Ventura County Sheriff’s Office Capt. Eric Hatlee said callers who reported the crash said the plane had been flying low before it went down in the field south of the airport. Filled with a leafy green crop and next to a lemon orchard, the field is immediately south of Pleasant Valley Road and west of Las Posas Road.

The Federal Aviation Administration is investigating the crash along with the National Transportation Safety Board. The National Transportation Safety Board is the lead investigative agency, and it typically posts a preliminary report within a week to two weeks after an accident, Gregor said. 

The Federal Aviation Administration looks at aircraft maintenance and inspection records as part of every accident investigation, Gregor said. 

Federal Aviation Administration records categorize the Bede BD-5 as an experimental, amateur-built plane that was declared airworthy in 1998.

The Bede BD-5 was created in the 1960s by aircraft designer Jim Bede and marketed mainly in kit form in the 1970s, according to online accounts. It has a small, streamlined fuselage with space under a canopy for a semi-reclined pilot and an engine in the middle of the fuselage.

The Bede Aircraft Corp. went bankrupt in the mid-1970s, according to online reports.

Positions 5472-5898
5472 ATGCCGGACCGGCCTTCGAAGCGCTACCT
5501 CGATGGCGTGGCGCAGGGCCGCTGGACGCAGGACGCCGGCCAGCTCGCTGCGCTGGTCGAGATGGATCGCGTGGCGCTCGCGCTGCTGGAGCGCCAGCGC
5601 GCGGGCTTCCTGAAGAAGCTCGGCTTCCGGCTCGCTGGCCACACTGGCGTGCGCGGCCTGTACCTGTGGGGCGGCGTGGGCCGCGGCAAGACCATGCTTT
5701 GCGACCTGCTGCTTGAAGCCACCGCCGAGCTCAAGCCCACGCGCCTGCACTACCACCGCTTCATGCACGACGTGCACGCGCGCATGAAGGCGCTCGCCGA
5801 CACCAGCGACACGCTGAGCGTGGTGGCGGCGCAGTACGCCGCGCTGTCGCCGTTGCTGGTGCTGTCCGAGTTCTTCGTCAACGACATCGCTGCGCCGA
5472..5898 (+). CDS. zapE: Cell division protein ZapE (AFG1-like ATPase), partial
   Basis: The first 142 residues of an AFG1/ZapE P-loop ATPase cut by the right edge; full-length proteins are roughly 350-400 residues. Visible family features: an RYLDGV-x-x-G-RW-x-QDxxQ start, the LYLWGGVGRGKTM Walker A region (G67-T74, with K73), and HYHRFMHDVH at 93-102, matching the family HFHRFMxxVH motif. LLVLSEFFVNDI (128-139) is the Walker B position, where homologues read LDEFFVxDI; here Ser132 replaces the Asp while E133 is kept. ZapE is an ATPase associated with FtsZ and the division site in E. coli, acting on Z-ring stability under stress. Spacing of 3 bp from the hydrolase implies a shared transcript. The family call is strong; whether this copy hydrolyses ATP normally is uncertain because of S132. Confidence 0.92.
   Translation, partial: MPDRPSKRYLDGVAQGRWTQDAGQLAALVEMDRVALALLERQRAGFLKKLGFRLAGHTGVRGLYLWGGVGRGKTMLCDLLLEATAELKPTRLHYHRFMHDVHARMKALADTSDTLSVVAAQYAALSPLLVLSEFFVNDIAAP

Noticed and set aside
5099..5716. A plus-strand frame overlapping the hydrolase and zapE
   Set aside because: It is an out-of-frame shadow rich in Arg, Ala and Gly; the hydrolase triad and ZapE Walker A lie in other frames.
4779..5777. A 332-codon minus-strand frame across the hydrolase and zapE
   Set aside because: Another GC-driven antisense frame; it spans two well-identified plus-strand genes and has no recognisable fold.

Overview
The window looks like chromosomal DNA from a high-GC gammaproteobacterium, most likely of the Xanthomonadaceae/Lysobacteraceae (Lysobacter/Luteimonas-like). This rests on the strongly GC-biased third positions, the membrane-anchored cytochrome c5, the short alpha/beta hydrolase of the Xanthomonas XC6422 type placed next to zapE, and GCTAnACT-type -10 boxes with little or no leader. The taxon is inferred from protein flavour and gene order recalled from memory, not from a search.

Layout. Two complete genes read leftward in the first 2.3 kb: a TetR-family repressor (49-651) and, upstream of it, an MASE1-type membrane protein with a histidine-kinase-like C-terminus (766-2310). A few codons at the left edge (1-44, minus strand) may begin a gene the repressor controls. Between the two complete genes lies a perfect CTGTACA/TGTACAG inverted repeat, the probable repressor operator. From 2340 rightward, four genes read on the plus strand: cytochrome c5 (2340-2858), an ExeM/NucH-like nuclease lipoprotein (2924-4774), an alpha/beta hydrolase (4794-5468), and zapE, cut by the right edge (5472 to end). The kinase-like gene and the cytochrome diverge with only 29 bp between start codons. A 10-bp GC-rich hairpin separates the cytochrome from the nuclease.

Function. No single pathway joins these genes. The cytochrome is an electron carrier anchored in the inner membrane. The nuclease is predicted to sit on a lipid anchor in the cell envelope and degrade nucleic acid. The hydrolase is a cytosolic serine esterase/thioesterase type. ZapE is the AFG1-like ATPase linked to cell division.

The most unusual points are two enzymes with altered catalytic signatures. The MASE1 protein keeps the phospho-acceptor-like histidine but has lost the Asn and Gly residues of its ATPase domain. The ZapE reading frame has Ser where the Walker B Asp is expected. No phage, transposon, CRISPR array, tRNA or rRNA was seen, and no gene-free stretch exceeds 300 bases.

The crash came several weeks after another crash at the airport killed two people. An amateur-built Wheeler Express 2000 stalled and crashed short of the Camarillo Airport runway on August 7th, killing a Salt Lake City couple, pilot John Wells, 60, and his wife, Tara Wells, 56. They had taken off from the South Valley Regional Airport in Salt Lake City.

Story and video ➤ https://www.vcstar.com




CAMARILLO, California - Authorities launched an investigation following a deadly plane crash miles from the Camarillo Airport Tuesday afternoon.

One person was killed in the crash, officials confirmed. Officials with the Federal Aviation Administration said that the pilot was the only person onboard the plane at the time of the crash.

The incident was reported near the intersection of Las Posas and Pleasant Valley roads which is about three miles from the Camarillo Airport around 12:30 p.m.

The Bede BD-5 crashed in a field south of the Camarillo Airport and caught fire, the Federal Aviation Administration said. 

SkyFOX showed aerial images from the crash.

Story and video ➤ https://www.foxla.com





A pilot was killed when a small plane crashed and caught fire near Camarillo Airport Tuesday afternoon, according to the Ventura County Fire Department.

The crash was reported in a field near Pleasant Valley Road at about 12:30 p.m., and the fire was extinguished by 12:55 p.m., according to the department.

Authorities said the pilot was the only person aboard the plane.

Aerial video from Sky 5 showed firefighters surrounding a single-engine plane down in a field.

The Bede BD-5 fell about 1,000 feet west of the airport, Federal Aviation Administration spokesman Ian Gregor said.

It's unclear what led to the crash. The Federal Aviation Administration and the National Transportation Safety Board are investigating the incident.

Story and video ➤ https://ktla.com


























CAMARILLO, California - Authorities have released the identity of a man killed in a small plane crash just outside of the Camarillo Airport Tuesday afternoon.